[off-axis aperture stops from ice cream containers] Finally the sun got so low, and so obscured by clouds, that it seemed safe to take the solar filter off the 90mm camera rig. (Of course, we kept the solar filters on the other scope and binocular for visual observing.) But even at the camera's fastest shutter speed, 1/4000, the sun came out vastly overexposed with 90mm of aperture feeding it at f/5.6.

I had suspected that might be a problem, so I'd prepared a couple of off-axis stops for the Mak, to cover most of the aperture leaving only a small hole open. Again, BR ice cream containers turned out to be perfect. I painted the insides flat black to eliminate reflections, then cut holes in the ends -- one about the size of a quarter, the other quite a bit larger. It turned out I didn't use the larger stop at all, and it would have been handy to have one smaller than the quarter-sized one -- even with that stop, the sun was overexposed at first even at 1/4000 and I had to go back to the solar filter for a while.

[Venus transit at sunset] [Venus transit at sunset] I was happy with the results, though -- I got a nice series of sunset photos complete with Venus silhouette.

More clouds rolled in as we packed up, providing a gorgeous blue-and-pink sunset sky backdrop for our short walk back to the car. What a lovely day for such a rare celestial event!

Photos here: Venus Transit, June 5 2012.

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[ 11:48 Jun 06, 2012    More science/astro | permalink to this entry | comments ]

Wed, 21 Jul 2010

Writing scripts for your Canon camera with CHDK

On Linux Planet yesterday: an article on how to write scripts for chdk, the Canon Hack Development Kit -- Part 3 in my series on CHDK.

Time-Lapse Photography with your Inexpensive Canon Camera (CHDK p. 3)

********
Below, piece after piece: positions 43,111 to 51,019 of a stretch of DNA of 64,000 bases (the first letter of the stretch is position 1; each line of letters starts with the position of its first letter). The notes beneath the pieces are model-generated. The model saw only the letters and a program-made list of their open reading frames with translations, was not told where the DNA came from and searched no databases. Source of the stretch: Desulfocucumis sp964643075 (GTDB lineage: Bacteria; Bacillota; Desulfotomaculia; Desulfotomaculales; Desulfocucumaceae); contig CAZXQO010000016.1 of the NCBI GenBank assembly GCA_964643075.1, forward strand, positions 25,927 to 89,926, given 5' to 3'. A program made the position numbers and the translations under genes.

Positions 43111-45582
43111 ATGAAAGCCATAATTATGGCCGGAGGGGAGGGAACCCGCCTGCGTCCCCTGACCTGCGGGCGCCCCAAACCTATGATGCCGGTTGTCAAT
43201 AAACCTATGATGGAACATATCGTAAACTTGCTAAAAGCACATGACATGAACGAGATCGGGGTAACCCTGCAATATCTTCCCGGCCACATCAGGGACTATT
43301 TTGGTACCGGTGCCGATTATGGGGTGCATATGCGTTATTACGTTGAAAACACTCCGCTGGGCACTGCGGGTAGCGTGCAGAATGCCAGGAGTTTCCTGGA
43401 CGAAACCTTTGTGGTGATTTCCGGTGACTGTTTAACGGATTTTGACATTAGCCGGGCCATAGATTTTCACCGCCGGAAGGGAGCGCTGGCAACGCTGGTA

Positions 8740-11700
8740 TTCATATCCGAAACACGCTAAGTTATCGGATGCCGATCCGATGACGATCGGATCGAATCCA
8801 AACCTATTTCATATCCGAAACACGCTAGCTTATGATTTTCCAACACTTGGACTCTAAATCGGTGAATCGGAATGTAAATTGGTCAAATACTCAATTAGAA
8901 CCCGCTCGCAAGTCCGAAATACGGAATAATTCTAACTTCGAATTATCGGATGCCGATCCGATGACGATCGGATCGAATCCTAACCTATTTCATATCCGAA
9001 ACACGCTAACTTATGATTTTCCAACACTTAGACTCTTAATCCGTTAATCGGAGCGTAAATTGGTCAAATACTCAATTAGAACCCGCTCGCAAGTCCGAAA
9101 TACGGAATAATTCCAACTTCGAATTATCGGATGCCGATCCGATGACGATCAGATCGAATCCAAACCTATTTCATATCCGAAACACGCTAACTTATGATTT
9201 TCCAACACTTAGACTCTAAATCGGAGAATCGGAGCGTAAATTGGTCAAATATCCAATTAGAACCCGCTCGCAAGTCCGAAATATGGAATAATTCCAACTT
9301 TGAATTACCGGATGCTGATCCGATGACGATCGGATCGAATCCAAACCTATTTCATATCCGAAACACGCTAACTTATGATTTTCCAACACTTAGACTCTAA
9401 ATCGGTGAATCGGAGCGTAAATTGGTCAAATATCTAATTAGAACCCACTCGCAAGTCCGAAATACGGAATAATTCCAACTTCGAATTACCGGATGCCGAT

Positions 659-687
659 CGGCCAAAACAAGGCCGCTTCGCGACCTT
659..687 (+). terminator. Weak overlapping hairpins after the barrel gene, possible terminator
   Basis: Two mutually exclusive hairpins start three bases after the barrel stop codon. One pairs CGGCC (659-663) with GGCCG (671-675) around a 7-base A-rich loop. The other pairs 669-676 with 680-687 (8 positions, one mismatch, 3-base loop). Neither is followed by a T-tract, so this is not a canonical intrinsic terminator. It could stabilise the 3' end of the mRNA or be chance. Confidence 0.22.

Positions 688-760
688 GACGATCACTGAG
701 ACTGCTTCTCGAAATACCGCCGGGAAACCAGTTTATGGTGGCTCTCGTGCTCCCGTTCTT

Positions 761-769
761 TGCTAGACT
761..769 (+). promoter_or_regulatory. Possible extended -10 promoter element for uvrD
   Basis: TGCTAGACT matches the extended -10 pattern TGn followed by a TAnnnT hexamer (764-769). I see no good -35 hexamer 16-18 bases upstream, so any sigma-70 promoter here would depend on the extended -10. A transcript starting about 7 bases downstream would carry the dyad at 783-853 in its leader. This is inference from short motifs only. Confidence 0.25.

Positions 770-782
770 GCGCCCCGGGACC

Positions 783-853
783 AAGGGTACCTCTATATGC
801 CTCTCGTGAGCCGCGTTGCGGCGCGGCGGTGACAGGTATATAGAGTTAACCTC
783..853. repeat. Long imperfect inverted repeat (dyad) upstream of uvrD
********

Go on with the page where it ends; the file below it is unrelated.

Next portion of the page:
I found that CHDK scripting wasn't quite as good as I'd hoped -- some of the functions, especially the aperture and shutter setting, were quite flaky on my A540 so it really didn't work to write a bracketing script. But it's fantastic for simple tasks like time-lapse photography, or taking a series of shots like the Grass Roots Mapping folk do.

If you're at OSCON and you like scripting and photos, check out my session on Thursday afternoon at 4:30: Writing GIMP Plug-ins and Scripts, in which I'll walk through several GIMP scripts in Python and Script-Fu and show some little-known tricks you can do with Python plug-ins.

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[ 09:31 Jul 21, 2010    More photo | permalink to this entry | comments ]

Thu, 08 Jul 2010

Article: CHDK part 2

Part 2 of my series on hacking Canon point-and-shoot cameras with CHDK: Turn Your Compact Canon Camera Into a Super-Camera With CHDK, discusses some of CHDK's major features, like RAW image file support, "zebra mode" and on-screen histograms, and custom video modes (ever been annoyed that you can't zoom while shooting a video?)

Perhaps equally important, it discusses how to access these modes and CHDK's other special menus, how to load CHDK automatically whenever you power the camera on, and how to disable it temporarily.

Part 3, yet to come, will discuss how to write CHDK scripts.

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[ 16:27 Jul 08, 2010    More photo | permalink to this entry | comments ]

Wed, 30 Jun 2010

Tiny froglets at Picchetti Ranch

You read so much about the dire state of amphibians in today's world. They're delicate -- they can absorb toxins through their porous skins, making them prey to all the pollution the human world dumps at their doorstep, as well as being prey for a wide assortment of larger animals and prone to infection by parasites. I remember seeing lots of frogs around ponds in the woods when I was growing up, and these days it's rare to see a frog in the wild at all.

But sometimes you get lucky and get an indication that maybe the state of amphibians isn't as dire as all that. Mark Wagner gave me a tip (thanks, Mark!) that the pond at Picchetti Ranch was literally hopping with frogs. I thought he must be exaggerating -- but he wasn't.

[tiny frog at Picchetti Ranch] They're tiny, thumbtip-sized creatures and they're everywhere around the margin of the lake, hopping away as you approach. It's tough to get photos because they move so fast and like to hide under grass stems, but like anything else, take a lot of pictures and you'll get lucky on a few.